Lately, the justified demands for its own share of benefits has started to be heard when a public representative of Myanmar’s Shan province came out to say that the benefit (in terms of annual revenue) of the pipelines should go to his provincial government too. Shan lawmaker Nang Kham Aye, while reacting to Myanmar minister Tun Naing’s comment about the share of benefits out of the project, asserted that all stake holders should get their dues.

13.10.2017 Countercurrents

This post is also available in: Greek

Trump Puts Israel First With UNESCO Withdrawal
Israel has tried to use UNESCO to legitimize its colonization of Palestinian heritage sites in the occupied West Bank, including Hebron’s Ibrahimi mosque. (Image by APA images)

By Ali Abunimah

Donald Trump’s “America First” foreign policy was on full display Thursday when the State Department announced that the United States is withdrawing from UNESCO over the United Nations cultural body’s supposed “anti-Israel bias.”

Under President Barack Obama, the US had already cut funding to the agency because of a US law that restricts support to UN bodies that recognize Palestine as a state.

UNESCO head Irina Bokova expressed regret at the US decision.

Bokova has previously bent over backwards to appease Israel, including by echoing its false claims of anti-Israel bias at UNESCO.

The extent to which US leaders are willing to serve Israel is demonstrated by a simple thought experiment: it’s impossible to imagine the US pulling out of any world body citing an “anti-Canadian,” “anti-British” or an “anti-French” bias. Even though they are among the closest US allies, such a move would immediately subject the president to accusations from his virulently nationalistic base of putting foreign interests before American ones.

Yet President Trump is likely to hear much praise, and not only from the more right-wing segments of the American establishment.

In April, all 100 US Senators signed a letter endorsing the myth that the UN has an “anti-Israel agenda.”

This means there is not likely to be much critical examination in such circles of the bogus claims of anti-Israel bias.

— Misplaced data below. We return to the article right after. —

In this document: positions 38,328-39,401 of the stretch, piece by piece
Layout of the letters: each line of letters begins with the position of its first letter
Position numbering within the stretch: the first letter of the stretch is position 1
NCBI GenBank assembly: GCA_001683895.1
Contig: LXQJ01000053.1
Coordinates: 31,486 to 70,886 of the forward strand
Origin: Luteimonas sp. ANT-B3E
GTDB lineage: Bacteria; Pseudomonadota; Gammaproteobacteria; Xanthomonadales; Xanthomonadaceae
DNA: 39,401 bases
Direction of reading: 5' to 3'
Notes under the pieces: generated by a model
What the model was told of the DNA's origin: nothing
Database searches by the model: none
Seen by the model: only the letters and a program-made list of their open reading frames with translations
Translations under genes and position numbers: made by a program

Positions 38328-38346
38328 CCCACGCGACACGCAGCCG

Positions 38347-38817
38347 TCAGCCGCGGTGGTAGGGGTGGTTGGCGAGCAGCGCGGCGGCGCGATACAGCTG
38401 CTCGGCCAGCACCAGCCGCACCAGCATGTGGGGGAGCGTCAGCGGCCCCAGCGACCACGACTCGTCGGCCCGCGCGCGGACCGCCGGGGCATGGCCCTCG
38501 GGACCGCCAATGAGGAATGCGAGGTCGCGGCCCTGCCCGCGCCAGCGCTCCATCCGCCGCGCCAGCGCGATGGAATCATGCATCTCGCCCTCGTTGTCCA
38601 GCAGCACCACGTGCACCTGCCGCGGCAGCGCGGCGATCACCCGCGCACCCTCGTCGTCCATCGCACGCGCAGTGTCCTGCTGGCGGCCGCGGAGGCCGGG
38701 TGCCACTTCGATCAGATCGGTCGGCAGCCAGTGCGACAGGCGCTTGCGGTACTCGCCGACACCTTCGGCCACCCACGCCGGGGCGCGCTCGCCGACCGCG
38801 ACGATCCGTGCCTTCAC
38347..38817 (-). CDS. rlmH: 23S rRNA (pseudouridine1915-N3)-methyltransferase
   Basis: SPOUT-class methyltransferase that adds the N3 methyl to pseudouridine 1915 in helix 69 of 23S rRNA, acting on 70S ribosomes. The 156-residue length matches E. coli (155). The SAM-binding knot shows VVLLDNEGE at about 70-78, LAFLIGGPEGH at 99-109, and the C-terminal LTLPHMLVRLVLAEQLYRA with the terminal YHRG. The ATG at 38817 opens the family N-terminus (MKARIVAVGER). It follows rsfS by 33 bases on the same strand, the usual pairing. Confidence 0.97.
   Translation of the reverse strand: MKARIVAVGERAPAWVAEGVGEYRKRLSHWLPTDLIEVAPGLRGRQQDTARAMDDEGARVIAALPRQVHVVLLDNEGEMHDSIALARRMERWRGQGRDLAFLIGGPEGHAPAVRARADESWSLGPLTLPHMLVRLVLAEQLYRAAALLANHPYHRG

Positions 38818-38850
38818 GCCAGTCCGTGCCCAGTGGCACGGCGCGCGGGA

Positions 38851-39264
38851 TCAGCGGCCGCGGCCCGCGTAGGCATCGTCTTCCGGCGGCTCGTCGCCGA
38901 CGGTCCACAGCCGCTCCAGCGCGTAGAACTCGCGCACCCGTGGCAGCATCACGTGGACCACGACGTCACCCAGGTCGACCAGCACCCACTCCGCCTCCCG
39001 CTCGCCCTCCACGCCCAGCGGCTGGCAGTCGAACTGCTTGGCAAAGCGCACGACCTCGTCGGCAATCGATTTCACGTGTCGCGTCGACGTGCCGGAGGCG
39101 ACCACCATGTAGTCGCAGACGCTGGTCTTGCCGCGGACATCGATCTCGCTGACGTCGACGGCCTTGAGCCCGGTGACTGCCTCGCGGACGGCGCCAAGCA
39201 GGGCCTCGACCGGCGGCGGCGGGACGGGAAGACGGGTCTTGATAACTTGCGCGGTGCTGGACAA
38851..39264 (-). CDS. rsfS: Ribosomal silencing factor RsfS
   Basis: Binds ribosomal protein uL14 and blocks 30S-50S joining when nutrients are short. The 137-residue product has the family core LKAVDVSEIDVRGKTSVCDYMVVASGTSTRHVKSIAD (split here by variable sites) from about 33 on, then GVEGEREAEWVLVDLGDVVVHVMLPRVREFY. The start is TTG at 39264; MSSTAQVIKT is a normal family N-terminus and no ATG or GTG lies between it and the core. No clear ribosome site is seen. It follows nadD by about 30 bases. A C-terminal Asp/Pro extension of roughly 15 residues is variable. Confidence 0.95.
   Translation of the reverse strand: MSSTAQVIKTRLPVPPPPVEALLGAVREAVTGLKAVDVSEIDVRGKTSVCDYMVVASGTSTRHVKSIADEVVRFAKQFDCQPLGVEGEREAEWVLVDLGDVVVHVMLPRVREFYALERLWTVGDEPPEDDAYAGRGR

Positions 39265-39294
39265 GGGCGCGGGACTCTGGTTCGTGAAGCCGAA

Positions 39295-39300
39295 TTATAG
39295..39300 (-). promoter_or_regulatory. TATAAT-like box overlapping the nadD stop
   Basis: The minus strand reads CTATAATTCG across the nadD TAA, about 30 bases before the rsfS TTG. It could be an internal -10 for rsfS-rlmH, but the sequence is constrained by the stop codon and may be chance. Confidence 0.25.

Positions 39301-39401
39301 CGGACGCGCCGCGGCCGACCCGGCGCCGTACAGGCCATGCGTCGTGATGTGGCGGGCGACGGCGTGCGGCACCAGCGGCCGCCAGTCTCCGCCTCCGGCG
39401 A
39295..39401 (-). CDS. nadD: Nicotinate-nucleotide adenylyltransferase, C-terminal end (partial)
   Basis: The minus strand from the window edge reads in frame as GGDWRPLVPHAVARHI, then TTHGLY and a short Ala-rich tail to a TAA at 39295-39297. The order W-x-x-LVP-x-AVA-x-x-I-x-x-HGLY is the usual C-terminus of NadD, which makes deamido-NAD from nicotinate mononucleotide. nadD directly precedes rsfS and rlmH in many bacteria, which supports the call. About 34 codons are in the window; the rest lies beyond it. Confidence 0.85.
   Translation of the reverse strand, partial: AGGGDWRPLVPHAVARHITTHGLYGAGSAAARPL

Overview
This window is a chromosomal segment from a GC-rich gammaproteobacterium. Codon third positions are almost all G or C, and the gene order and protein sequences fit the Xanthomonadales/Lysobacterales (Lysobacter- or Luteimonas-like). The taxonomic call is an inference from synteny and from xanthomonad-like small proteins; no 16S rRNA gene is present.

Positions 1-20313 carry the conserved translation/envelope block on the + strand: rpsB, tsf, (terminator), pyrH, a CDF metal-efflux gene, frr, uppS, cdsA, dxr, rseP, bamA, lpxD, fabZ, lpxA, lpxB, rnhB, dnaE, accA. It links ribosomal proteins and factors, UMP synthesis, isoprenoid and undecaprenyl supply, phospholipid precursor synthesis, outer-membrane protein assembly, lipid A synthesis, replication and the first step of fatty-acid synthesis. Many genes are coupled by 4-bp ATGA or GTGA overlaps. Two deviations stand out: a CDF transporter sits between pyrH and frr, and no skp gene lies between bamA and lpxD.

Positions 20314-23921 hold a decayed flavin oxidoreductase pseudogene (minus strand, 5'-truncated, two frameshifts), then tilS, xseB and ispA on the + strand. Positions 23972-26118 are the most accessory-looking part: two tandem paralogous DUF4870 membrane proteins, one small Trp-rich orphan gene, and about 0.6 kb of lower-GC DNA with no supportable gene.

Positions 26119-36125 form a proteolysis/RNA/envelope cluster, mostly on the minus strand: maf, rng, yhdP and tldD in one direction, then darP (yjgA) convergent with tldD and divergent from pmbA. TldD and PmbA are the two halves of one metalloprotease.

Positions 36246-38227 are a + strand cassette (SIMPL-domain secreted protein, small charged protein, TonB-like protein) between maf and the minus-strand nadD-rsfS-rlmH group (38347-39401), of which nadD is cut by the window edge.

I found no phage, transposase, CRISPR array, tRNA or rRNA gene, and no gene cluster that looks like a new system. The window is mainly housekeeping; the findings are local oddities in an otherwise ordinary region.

Israeli smears

In recent months, Israel and its supporters have falsely claimed that UNESCO resolutions have undermined Jewish connections to heritage sites in the occupied West Bank, including East Jerusalem.

A year ago, Israel attempted to have Jerusalem’s Old City, the site of the al-Aqsa mosque compound, removed from UNESCO’s list of endangered world heritage sites.

That effort came as groups that call for the destruction of the al-Aqsa mosque and its replacement with a Jewish temple intensified their activities, often with Israeli government funding and support.

The Israeli attempt came two weeks after UNESCO had voted to condemn the myriad well-documented ways Israel violates the rights of Palestinian and Muslim worshippers at al-Aqsa mosque and threatens the architectural integrity of the compound.

Israel falsely claimed that the vote denied a Jewish connection to the al-Aqsa mosque site that Jews call Temple Mount.

As a result of that vote, Israel launched a global smear campaign against UNESCO, even likening it to the Islamic State group, or ISIS.

Upholding international law

Some UN officials caved in to the Israeli bullying and distanced themselves from the resolution.

But in May, UNESCO passed a resolution that, in line with international law, called Israel’s annexation of East Jerusalem “null and void” and demanded that Israel halt excavations and other works in the city.